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The structure of a neuron. Most neurons in the vertebrate nervous system have several main features in common. The cell body contains the nucleus, the
storehouse of genetic information, and gives rise to two types of cell processes: axons and dendrites. Axons are the transmitting element of neurons; they
vary greatly in length, some extending more than 2 m within the body. Most axons in the central nervous system are very thin (between 0.2 μm and 20 μm
in diameter) compared with the diameter of the cell body (50 μm or more). Many axons are insulated by a sheath of fatty myelin that is regularly interrupted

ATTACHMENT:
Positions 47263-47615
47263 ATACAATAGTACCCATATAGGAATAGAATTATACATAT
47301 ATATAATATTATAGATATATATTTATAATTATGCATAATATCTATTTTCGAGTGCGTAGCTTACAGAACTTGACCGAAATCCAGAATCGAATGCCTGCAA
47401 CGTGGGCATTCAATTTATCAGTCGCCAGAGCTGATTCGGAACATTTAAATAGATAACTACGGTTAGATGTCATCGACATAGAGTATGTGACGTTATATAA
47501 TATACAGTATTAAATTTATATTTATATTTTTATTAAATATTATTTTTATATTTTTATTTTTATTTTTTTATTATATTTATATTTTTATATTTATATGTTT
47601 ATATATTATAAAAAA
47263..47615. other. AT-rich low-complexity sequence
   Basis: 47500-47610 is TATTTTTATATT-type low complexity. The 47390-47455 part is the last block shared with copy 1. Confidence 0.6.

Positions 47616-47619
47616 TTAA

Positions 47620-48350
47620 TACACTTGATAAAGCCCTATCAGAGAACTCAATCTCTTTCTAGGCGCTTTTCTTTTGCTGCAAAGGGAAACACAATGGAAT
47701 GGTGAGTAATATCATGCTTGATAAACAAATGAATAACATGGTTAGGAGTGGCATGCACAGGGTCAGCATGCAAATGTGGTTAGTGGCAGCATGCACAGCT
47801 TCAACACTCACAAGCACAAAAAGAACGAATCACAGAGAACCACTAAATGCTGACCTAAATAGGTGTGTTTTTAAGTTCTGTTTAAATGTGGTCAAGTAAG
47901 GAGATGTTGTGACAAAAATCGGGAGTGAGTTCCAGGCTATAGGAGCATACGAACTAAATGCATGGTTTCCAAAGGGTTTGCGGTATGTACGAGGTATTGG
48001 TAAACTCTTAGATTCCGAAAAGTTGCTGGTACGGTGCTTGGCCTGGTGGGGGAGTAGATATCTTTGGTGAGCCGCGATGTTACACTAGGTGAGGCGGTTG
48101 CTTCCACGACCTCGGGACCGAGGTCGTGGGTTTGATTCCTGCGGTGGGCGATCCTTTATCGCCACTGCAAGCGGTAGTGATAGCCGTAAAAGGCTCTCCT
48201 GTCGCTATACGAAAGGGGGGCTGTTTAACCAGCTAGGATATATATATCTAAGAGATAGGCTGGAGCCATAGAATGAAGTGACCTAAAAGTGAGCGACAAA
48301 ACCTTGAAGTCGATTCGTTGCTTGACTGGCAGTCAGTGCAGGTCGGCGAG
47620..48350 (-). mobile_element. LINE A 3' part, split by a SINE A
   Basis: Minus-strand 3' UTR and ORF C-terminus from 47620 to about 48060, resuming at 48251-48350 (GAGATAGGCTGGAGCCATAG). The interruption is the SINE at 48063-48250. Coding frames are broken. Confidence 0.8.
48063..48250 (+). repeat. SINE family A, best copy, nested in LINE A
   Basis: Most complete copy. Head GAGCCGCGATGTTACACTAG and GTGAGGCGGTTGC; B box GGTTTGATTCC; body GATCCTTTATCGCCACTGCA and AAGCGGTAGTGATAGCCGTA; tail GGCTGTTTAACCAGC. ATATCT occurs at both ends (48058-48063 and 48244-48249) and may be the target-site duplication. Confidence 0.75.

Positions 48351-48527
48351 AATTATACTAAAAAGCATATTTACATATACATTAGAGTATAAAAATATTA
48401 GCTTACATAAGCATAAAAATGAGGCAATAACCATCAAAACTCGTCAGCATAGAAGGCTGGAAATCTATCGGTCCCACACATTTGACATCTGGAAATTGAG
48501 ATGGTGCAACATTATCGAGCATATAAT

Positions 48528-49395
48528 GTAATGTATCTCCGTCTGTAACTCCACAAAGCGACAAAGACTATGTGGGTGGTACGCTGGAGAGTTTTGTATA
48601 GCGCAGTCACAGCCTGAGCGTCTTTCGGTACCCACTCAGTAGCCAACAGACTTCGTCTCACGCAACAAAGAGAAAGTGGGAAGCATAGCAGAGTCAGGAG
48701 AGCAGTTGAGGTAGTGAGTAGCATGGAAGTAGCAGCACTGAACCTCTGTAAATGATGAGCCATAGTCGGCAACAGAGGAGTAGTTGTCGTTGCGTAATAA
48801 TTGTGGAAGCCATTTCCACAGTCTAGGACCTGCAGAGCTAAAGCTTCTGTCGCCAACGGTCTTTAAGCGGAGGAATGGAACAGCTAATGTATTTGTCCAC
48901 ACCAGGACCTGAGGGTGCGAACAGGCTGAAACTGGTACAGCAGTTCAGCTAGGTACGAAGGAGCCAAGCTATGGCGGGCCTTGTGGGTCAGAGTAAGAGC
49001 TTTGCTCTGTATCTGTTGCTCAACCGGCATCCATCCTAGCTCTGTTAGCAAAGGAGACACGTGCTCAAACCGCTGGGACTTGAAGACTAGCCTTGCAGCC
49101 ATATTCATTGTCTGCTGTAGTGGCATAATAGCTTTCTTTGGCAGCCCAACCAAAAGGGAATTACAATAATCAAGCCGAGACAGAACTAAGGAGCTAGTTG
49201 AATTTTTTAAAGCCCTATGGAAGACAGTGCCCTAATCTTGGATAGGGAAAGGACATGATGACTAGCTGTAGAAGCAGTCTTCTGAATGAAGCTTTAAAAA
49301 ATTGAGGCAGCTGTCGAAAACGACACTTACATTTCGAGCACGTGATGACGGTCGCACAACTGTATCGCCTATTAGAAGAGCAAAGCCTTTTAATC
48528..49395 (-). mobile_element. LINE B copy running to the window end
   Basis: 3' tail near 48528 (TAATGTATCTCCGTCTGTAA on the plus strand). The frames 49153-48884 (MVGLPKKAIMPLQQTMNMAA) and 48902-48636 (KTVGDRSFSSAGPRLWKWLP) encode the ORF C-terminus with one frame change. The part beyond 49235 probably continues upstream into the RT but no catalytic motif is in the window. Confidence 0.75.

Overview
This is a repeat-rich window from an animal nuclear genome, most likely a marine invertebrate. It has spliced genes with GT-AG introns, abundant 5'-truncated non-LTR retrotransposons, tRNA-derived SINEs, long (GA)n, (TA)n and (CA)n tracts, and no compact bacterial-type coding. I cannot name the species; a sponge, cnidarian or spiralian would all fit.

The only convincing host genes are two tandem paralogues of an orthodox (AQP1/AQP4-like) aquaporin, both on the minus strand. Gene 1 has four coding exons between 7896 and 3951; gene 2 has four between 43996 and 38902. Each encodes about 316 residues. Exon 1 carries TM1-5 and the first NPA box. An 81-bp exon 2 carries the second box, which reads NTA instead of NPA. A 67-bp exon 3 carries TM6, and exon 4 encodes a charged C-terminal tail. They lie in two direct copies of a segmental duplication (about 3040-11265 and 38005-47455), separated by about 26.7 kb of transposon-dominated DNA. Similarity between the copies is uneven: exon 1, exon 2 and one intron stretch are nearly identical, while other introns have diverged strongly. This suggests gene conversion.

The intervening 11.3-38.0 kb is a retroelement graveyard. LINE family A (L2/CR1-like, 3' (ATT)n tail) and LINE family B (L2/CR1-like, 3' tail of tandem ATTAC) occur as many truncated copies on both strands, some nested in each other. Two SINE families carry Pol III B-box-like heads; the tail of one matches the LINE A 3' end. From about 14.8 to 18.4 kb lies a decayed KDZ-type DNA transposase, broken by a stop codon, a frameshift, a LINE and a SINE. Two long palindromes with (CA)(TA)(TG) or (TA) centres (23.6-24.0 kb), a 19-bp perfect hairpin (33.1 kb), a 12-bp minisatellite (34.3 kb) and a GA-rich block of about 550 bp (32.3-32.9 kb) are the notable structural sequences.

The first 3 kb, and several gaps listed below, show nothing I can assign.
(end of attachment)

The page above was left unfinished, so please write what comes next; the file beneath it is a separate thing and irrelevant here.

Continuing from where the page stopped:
at gaps called the nodes of Ranvier. The action potential, the cell's conducting signal, is initiated at the initial segment of the axon and propagates to the
synapse, the site at which signals flow from one neuron to another. Branches of the axon of the presynaptic neuron transmit signals to the postsynaptic
Source: Nerve Cells, Neural Circuitry, and Behavior, Principles of Neural Science, Fifth Editon
cell. The branches of a single axon may form synapses with as many as 1,000 postsynaptic neurons. The apical and basal dendrites together with the cell
JH, Jessell
TM, Siegelbaum
SA, Hudspeth AJ, Mack S. Principles of Neural Science, Fifth Editon; 2012 Available
body are the Citation:
input elements
neuron, receiving
from other neurons.
at: Accessed: May 12, 2017
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